Jesus and the disciples are leaving Jerusalem after a long day of teaching in the Temple, when one of the disciples gushes about how awesome the stones and buildings are. Jesus says they’ll all be demolished soon enough. When they get back to the Mount of Olives, the disciples start asking when that’s going to happen. What sign should they look for?

Jesus responds with promises of deception and destruction, persecution, beatings, and death. And then things will get really bad, with stars falling from the sky. But then the Human One will appear in splendor and all of God’s people will be gathered into everlasting glory! None of the disciples works up the nerve to ask, “Teacher, couldn’t we just skip all the pain and darkness and go straight to the glory?” That may be their greatest display of restraint in all of Mark’s Gospel.

Then Jesus says, “Learn this parable from the fig tree.” What fig tree? The one Jesus cursed the day before because it didn’t have any figs? What did he expect in springtime? But that tree was withered and dead when they passed it this morning. Now he claims that was all a parable about the foolishness of not recognizing the time. Tell it to the tree! When things get bad, he says, that’s not the sign of the end—only when things get horrible. Only then can we tell each other, “He’s standing just off stage, behind that door, ready to make his big entrance.”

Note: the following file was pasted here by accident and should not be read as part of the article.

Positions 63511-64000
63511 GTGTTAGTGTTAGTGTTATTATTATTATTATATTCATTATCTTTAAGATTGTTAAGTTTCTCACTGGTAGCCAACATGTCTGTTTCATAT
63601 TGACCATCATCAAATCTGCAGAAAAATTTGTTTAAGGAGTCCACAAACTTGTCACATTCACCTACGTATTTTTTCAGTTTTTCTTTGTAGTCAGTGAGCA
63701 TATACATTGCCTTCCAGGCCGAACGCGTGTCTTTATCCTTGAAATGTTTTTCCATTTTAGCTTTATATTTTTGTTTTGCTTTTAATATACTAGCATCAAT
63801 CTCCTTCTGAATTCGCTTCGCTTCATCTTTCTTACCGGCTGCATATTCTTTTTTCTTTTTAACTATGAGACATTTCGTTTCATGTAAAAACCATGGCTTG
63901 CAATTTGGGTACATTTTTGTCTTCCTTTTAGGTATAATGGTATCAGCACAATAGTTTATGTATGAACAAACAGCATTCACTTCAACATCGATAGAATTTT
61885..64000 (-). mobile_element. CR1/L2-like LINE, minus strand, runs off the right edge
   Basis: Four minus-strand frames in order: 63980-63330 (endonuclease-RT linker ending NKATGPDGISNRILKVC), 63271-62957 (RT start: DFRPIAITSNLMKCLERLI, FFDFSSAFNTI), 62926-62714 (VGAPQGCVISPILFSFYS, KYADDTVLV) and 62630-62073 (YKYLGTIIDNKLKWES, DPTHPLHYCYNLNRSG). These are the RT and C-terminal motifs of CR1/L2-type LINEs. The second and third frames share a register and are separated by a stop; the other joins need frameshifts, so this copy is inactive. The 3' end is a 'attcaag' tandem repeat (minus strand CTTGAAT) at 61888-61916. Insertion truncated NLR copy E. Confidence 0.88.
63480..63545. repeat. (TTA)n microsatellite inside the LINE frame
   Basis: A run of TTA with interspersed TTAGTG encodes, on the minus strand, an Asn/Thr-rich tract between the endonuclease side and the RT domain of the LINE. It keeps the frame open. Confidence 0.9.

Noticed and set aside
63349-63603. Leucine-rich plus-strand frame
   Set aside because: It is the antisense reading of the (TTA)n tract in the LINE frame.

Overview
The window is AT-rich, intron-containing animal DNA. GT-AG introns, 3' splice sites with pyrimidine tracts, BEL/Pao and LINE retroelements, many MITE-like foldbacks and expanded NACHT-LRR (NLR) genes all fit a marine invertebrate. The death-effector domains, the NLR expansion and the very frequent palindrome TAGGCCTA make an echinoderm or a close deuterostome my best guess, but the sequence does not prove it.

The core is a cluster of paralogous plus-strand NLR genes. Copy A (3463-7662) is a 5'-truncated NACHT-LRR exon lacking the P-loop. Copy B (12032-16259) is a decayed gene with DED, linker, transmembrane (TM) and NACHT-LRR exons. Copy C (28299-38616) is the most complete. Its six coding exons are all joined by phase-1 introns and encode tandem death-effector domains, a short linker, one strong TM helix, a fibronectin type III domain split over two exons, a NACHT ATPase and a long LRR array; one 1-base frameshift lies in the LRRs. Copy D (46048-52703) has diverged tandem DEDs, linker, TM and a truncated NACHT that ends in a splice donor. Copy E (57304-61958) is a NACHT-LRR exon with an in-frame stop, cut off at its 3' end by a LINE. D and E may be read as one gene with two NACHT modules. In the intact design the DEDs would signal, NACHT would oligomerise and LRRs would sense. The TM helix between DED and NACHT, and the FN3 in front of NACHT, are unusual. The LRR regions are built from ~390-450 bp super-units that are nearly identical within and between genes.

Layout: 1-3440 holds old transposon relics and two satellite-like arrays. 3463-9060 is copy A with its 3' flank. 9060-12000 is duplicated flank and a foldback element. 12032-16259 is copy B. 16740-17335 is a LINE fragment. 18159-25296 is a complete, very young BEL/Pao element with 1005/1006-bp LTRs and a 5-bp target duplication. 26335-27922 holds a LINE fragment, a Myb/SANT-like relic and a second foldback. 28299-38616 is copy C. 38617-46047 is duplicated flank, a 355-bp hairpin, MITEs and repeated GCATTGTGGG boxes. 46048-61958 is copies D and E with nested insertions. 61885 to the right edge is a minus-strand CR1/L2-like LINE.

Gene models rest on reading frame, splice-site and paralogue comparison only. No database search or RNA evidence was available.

Jesus, we often get caught up in looking for signs that your coming is near. Some see hope in earthquakes, floods, and wars, as if they could force you to make a glorious re-entrance to our world. Keep us mindful that you are with us always, to the end of the world and beyond. Amen.

Pray the Scriptures Using Audio Lectio
Read Mark 13:24-37

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Lectionary Week
November 23–29, 2020
Scripture Overview

The readings from the Hebrew scriptures have a common theme: The people have sinned and turned away from God, and now they cry out for God to forgive them. Even though they have created the separation from God, the authors are confident that God will restore them. These images of longing for God are appropriate as we begin the season of Advent, and the expressions of thankfulness coincide with the celebration of Thanksgiving in the United States. Paul opens First Corinthians with thanksgiving for the Christians in Corinth. They have been richly blessed by God (although the rest of the letter shows that they, like us, are far from perfect). Again this week, the Gospel reading refers to the return of Christ, a day known only to God.

Questions and Suggestions for Reflection

Read Isaiah 64:1-9. When have you treated God as a vending machine and held a grudge against God? What restored your faith or changed your perspective?
Read Psalm 80:1-7, 17-19. When have you been frustrated by others’ praises of God’s blessings? When have you cried out to God, “Restore us”?
Read 1 Corinthians 1:3-9. How do you ignore your spiritual gifts? What might your faith community look like if everyone employed their spiritual gifts?
Read Mark 13:24-37. What is your job in the household of God? How do you stay alert?

Respond by posting a prayer.

This season, Whitney R. Simpson has given us the gift we must open: a clear, accessible invitation to connect with the divine spark that is within us. This is the best present: being present for Jesus’ birth, God made human.”


Learn more about our newest Advent resource, Fully Human, Fully Divine here.